Technically, a wire feed welder may or may not be a MIG welder, since a "true" MIG welder actually uses an inert gas (Argon/CO2 mix) to shield the weld area. But a wire feed welder with flux core is a reasonable facsimile, since the flux creates a gas shield (of sorts) as it it burns.
But my experience with both types is the MIG welder is FAR superior for sheet metal welding. My welder (a Clarke) came originally as just a flux core unit, and I wasn't very happy with the results (I had borrowed a MIG welder a while back to do most of the body work). I was just going to go get a true MIG welder, but I found I could get a gas conversion kit for my Clarke. And it works GREAT! The biggest advantage (learned from the MIG welding seminar I took through the Vintage Sports Car Club of Calgary, http://www.vsccc.ca/ for the curious) was to be able to use much thinner wire, and hence weld at lower heat with less burn through. The flux core wire was 0.035 " (thirty five thou) while the MIG wire can be as small as 0.023 " (twenty three thou). It doesn't sound like much, but it makes all the difference for sheet metal welding.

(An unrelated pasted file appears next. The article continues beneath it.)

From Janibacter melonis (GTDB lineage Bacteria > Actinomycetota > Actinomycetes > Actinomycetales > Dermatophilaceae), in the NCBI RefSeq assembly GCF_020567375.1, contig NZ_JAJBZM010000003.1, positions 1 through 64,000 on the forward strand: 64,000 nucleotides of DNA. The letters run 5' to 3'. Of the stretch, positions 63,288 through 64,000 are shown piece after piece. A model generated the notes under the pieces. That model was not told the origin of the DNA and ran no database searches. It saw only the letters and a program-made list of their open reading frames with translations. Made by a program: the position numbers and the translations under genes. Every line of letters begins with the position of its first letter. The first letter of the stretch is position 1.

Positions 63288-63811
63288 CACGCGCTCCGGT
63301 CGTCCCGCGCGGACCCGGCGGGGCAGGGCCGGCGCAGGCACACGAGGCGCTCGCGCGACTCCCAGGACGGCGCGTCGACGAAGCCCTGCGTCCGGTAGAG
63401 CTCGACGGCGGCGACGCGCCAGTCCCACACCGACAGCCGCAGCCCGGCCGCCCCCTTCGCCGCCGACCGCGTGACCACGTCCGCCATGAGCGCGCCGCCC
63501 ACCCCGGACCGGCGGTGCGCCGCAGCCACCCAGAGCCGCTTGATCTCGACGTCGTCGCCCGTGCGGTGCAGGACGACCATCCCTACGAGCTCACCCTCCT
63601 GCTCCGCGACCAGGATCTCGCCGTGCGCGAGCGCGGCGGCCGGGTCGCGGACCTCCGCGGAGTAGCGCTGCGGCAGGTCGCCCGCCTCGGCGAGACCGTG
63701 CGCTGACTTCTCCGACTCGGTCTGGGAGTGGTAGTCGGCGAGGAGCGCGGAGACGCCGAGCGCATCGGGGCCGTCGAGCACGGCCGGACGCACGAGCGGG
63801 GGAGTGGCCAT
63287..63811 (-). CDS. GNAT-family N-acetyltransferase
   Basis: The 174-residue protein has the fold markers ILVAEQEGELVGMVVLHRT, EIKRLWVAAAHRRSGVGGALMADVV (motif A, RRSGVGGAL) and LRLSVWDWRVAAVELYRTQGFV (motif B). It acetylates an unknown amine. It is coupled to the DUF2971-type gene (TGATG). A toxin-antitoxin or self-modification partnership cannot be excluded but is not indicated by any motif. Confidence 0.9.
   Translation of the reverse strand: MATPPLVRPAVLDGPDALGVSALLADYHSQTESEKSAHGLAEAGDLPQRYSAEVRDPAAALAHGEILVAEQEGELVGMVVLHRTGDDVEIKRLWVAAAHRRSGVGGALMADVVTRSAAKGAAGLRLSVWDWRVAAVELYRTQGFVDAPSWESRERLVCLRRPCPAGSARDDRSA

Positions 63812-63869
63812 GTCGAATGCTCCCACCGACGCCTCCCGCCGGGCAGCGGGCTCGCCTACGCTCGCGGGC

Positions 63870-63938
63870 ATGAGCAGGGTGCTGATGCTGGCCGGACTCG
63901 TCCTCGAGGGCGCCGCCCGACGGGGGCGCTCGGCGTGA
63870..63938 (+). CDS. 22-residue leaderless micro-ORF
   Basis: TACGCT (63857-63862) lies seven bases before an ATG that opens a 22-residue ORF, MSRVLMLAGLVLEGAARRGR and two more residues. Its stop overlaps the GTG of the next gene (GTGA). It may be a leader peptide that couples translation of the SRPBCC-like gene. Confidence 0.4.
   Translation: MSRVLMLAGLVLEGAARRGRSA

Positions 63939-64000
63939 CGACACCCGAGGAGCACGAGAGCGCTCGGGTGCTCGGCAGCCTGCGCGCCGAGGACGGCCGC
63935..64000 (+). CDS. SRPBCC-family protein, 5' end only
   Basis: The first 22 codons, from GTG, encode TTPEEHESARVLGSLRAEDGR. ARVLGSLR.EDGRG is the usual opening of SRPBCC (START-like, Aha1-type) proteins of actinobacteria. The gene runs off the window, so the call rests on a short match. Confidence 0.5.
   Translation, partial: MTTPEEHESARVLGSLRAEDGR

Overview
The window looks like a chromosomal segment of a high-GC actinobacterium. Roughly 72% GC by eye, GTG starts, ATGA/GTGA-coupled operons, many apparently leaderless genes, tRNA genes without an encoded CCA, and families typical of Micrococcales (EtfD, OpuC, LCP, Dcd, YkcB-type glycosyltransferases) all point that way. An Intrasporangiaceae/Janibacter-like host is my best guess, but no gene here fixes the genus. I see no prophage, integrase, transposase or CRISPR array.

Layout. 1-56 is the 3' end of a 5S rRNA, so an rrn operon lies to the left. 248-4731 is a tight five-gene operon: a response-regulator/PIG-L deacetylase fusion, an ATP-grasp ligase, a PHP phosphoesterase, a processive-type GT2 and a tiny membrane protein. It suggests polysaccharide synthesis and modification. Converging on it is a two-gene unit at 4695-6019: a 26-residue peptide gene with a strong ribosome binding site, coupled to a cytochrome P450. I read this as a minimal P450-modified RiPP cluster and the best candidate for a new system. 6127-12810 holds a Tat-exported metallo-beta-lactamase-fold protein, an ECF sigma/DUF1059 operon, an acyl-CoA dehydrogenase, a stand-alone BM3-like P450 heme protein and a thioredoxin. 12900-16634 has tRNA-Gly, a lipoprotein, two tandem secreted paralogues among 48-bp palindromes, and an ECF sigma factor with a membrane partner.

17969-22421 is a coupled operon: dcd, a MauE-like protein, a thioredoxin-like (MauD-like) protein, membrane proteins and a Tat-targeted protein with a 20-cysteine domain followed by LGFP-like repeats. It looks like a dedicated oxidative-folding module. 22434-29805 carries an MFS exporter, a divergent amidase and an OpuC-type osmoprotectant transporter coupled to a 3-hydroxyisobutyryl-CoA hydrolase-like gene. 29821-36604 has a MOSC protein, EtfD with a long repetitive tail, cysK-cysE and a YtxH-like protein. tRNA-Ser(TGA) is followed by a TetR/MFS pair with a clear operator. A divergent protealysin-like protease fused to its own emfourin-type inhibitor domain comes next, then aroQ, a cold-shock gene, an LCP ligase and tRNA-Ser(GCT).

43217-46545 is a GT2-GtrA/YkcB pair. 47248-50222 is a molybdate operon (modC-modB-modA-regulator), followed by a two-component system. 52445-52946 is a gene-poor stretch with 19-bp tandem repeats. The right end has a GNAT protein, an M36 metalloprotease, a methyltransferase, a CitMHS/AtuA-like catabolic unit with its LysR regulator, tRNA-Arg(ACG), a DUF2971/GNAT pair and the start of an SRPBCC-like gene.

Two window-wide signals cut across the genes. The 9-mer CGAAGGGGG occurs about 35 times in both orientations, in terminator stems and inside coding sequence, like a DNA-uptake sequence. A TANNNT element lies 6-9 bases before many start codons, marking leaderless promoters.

And I am going to split this thread, with the later part moved to the "Body" section.
A note of interest to some of the readers . Instead of paying good money for Argon gas for your wire feed, just ask for C25 it costs less and performs the same task as argon.( I pay $42.00 for a K bottle) Kwilford is very correct when he mentions the use of .023 wire , it definitely saves your butt when welding thin sheet metal. Also after you have switched from using flux core your welds will look 200% better.
don't go throwing that flux core out ,if you use it with the co2 it will give some good results.
I dont know if you have the same system in bars (you know them strange buildings with none drivers in) but i get my gas (straght co2 ) from my local pub for free as the brewerys supply it to them free and for steel its fine